How does it work?

The whole thing works like this:

  1. flutter triggers the oauth flow for e.g. google
  2. flutter gets back the auth details, including email address, name, etc. (depends on oauth provider)
  3. the auth details are sent to firebase which creates the user if it doesn’t exist yet, enriches it with a user id and packs it into an encrypted token
  4. the token is sent to flask, which verifies the token against firebase
  5. flask logs the user in (via flask_login) and returns a session cookie
  6. the session cookie is stored in flutter (using requests) and used for subsequent api calls
  7. to preserve the user logged in even after app close, the session is stored in apps preferences (using shared_preferences)

Wow, that sounds complicated when written out like this, but in code it’s fairly simple, given you have both your flutter app and flask hooked up with firebase, which are the first two preparation steps:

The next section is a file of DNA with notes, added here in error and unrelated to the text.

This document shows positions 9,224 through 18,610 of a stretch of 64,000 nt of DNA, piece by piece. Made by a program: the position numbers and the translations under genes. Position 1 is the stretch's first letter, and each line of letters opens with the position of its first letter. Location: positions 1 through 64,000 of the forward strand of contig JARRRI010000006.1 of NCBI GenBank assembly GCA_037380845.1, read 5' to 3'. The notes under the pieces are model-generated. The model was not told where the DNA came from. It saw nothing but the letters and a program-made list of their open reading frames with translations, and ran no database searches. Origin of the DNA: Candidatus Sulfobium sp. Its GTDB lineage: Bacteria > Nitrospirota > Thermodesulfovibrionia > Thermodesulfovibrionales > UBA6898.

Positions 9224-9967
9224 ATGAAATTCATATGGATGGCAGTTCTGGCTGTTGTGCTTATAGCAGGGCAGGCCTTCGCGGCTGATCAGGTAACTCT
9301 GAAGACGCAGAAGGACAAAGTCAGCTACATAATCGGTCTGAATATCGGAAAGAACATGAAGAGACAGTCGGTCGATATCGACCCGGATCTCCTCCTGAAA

Preparation step 1: Flutter and firebase

  1. Create a firebase project
  2. add firebase-core as a dependency to flutter and add the configuration to have it talk to your just created firebase project: follow this howto
  3. add firebase-auth, that’s basically flutter pub add firebase_auth
  4. add the social login providers you want. Follow this howtos - they are very well made. This is probably the most complicated step as there are a lot of hoops you need to jump through, especially for Facebook. Be sure to not skip any step when following the howto and test it all both on Android and iOS

Preparation step 2: Flask and firebase

As this is not well documented, I created a separate blog post for it. Trust me, it’s worth it. Before I switched to firebase I used flask-dance. This was already quite efficient but still it needs quite a lot of boilerplate code around it. After I switched to firebase I could delete about 40% of all my python code and around 20% of template code.